With last year’s drought destroying much of the corn crop and forecasts of dangerously dry climatic conditions continuing, the downsides of an overly ambitious RFS are all too clear. To understand how we got here, some history is in order.

Renewable fuels such as ethanol and biodiesel were long hailed as alternatives to petroleum. These biofuels bolster corn and soybean farmers' incomes and claimed to protect the climate by recycling carbon from the air. As prices at the pump climbed over the previous decade, biofuel proponents lobbied to replace oil with home-grown biofuels. Some major environmental organizations — enthralled by the prospect of growing energy instead of drilling for it and lulled by lopsided studies touting biofuels' benefits — threw their weight behind the effort.

In response, Congress created the RFS in 2005 with an original target of seeing 7.5 billion gallons of ethanol blended into the fuel supply by 2012. That would have been a safe goal, one that could be met by blending ethanol at levels below the 10 percent limit compatible with most of the cars already on the road and millions of small gasoline engines in motorcycles, lawn and garden equipment, home generators, boats and many other items.

But that wasn't enough for some interests. With the ink barely dry on the original RFS, biofuel boosters teamed up with energy security hawks and several green groups to promote a bigger mandate. They worked with allies in Congress to craft a vastly expanded RFS, giving biofuel producers and financiers a massive guaranteed market that more than quadrupled the original target. The result was EISA's ambitious goal for 15 billion gallons of renewable fuel in 2012 — a milepost on the road to 36 billion gallons by 2022.

Even at last year's level, this ethanol requirement consumed 45 percent of the U.S. corn crop. Although some biofuel byproducts do go to cattle feed, this degree of food-to-fuel diversion impacts grocery prices at home and hampers hunger relief efforts globally. The current and upcoming RFS targets will further distort the price of grains, putting many poultry and livestock farmers at risk while putting added pressure on food prices around the world.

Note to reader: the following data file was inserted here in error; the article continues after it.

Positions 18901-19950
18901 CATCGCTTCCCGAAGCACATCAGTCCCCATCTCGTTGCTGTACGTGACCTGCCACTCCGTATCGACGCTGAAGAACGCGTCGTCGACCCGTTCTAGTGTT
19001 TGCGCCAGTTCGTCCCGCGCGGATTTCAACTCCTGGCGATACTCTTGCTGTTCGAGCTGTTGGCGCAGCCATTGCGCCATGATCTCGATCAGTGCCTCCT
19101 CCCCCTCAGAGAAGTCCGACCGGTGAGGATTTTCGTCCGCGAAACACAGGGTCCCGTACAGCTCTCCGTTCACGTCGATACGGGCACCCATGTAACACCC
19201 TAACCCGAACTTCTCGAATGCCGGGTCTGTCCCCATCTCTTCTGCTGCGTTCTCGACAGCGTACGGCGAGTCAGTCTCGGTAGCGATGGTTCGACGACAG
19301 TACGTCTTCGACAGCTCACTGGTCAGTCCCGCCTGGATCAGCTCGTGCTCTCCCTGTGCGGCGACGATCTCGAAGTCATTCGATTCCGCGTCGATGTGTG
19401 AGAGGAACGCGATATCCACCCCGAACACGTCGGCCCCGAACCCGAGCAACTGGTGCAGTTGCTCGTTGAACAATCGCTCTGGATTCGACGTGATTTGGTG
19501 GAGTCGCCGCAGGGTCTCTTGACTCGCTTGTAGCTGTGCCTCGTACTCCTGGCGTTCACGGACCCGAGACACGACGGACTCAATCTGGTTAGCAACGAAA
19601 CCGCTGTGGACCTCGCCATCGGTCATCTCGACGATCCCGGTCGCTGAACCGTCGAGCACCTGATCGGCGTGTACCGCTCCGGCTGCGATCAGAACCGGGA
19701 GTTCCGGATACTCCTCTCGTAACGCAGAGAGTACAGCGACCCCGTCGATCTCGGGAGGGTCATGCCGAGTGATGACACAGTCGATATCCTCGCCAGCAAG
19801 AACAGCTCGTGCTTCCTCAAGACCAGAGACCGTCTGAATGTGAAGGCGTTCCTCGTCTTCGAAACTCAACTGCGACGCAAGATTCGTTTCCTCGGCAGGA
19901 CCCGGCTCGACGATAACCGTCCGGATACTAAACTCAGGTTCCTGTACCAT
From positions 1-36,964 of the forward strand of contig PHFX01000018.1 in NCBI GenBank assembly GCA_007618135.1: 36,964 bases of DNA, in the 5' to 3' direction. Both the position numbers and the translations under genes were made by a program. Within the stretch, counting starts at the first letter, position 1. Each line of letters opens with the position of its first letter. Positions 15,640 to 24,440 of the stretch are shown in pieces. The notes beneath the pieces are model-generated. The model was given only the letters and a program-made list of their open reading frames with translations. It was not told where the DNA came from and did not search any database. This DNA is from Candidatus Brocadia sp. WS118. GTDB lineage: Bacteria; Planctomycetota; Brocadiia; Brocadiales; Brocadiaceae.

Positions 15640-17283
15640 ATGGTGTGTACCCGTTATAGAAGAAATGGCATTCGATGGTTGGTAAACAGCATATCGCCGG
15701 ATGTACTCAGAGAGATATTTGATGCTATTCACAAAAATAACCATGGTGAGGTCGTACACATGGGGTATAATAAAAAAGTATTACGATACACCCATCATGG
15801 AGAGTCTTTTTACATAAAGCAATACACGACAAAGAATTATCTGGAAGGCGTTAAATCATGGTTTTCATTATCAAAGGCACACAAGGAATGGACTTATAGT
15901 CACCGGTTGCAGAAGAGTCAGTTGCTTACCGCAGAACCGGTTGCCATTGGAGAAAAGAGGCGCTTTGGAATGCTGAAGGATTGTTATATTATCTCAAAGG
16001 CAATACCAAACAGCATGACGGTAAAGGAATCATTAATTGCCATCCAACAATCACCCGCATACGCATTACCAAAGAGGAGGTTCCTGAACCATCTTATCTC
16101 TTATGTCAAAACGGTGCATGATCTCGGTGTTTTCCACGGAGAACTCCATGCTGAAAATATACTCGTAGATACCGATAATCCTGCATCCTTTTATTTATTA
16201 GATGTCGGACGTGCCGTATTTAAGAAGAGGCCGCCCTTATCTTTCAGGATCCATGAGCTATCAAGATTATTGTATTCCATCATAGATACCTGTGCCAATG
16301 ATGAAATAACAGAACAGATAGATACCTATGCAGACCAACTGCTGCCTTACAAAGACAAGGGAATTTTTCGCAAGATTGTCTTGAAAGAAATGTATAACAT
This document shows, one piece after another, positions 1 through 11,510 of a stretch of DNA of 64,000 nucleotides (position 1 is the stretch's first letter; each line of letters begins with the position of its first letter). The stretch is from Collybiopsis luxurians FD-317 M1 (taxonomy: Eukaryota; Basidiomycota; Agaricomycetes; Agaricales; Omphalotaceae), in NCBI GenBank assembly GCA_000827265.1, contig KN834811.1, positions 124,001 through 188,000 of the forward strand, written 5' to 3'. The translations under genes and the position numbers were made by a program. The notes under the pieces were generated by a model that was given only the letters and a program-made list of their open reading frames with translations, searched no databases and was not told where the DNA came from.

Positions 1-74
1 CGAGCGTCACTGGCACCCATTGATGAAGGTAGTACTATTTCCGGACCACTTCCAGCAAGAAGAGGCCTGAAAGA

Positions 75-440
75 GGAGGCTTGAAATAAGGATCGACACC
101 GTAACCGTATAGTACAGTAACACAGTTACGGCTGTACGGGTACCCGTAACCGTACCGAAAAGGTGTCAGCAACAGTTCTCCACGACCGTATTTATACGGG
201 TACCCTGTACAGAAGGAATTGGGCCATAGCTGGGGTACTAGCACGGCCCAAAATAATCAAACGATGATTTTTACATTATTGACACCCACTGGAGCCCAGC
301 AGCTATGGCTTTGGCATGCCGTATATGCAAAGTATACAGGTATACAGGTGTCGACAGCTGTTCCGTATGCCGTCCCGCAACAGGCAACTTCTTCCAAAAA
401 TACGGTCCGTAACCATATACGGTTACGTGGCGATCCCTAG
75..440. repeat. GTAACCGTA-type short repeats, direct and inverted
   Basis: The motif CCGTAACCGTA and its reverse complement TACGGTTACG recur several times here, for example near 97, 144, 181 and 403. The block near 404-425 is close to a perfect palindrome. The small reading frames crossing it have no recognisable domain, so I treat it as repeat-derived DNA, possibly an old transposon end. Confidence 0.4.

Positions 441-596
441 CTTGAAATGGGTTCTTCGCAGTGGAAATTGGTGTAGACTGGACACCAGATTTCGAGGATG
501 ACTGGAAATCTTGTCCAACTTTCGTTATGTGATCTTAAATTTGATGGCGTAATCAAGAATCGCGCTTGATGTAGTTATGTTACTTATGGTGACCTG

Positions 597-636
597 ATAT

The RFS also calls for the use of cellulosic ethanol made from non-food crops and wastes. It was thought that the necessary production technologies would become commercially competitive after a few years of subsidy, but engineering realities have proven those presumptions wrong. No cellulosic fuel was blended in 2010 and 2011, and just 20,000 gallons were blended in 2012. For 2013, EPA trimmed the cellulosic mandate to 14 million gallons, a far cry from the one billion gallons called for by EISA. Moreover, the global warming risks of both corn ethanol and much of the promised cellulosic biofuel are worse than many environmentalists wanted to believe.

It's now clear that the rising RFS targets were a dangerous overreach. Congress should strike its 2007 provisions, reverting to the original and more sensible 7.5 billion gallon goal. Doing so still provides a guaranteed market for truly competitive advances in biofuels while making more of our harvest available for food and feed. Meanwhile, higher vehicle efficiency standards and new petroleum production techniques offer more economical pathways for meeting America's energy needs.

In short, expansive renewable fuel mandates are a bad bet for consumers, doing little for energy security while risking food security, harming the environment and raising costs throughout the economy. It's time for Congress to scale the RFS back to a prudent and realistic level.
DeCicco holds professorial appointments at the University of Michigan's Energy Institute and School of Natural Resources and Environment.